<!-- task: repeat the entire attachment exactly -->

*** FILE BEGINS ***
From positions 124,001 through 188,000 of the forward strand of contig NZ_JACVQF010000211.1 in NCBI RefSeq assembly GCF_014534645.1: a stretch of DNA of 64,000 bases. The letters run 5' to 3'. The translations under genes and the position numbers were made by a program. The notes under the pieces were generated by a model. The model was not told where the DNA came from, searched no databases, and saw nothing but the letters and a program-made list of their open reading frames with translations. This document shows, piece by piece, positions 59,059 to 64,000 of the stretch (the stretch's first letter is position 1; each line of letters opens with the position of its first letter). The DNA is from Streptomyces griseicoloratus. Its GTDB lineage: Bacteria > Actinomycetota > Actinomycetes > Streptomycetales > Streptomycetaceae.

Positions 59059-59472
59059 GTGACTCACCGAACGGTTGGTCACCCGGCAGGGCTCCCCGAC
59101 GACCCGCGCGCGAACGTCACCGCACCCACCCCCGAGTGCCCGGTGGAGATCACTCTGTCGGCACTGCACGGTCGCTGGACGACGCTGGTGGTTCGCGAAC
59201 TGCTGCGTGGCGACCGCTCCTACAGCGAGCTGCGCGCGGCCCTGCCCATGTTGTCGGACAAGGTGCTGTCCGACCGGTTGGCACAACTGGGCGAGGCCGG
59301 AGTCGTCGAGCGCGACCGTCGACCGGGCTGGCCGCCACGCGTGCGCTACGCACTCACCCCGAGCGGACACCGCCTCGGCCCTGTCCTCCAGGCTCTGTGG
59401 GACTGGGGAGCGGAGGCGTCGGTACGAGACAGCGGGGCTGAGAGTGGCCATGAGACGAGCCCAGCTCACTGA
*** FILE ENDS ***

From positions 124,001 through 188,000 of the forward strand of contig NZ_JACVQF010000211.1 in NCBI RefSeq assembly GCF_014534645.1: a stretch of DNA of 64,000 bases. The letters run 5' to 3'. The translations under genes and the position numbers were made by a program. The notes under the pieces were generated by a model. The model was not told where the DNA came from, searched no databases, and saw nothing but the letters and a program-made list of their open reading frames with translations. This document shows, piece by piece, positions 59,059 to 64,000 of the stretch (the stretch's first letter is position 1; each line of letters opens with the position of its first letter). The DNA is from Streptomyces griseicoloratus. Its GTDB lineage: Bacteria > Actinomycetota > Actinomycetes > Streptomycetales > Streptomycetaceae.

Positions 59059-59472
59059 GTGACTCACCGAACGGTTGGTCACCCGGCAGGGCTCCCCGAC
59101 GACCCGCGCGCGAACGTCACCGCACCCACCCCCGAGTGCCCGGTGGAGATCACTCTGTCGGCACTGCACGGTCGCTGGACGACGCTGGTGGTTCGCGAAC
59201 TGCTGCGTGGCGACCGCTCCTACAGCGAGCTGCGCGCGGCCCTGCCCATGTTGTCGGACAAGGTGCTGTCCGACCGGTTGGCACAACTGGGCGAGGCCGG
59301 AGTCGTCGAGCGCGACCGTCGACCGGGCTGGCCGCCACGCGTGCGCTACGCACTCACCCCGAGCGGACACCGCCTCGGCCCTGTCCTCCAGGCTCTGTGG
59401 GACTGGGGAGCGGAGGCGTCGGTACGAGACAGCGGGGCTGAGAGTGGCCATGAGACGAGCCCAGCTCACTGA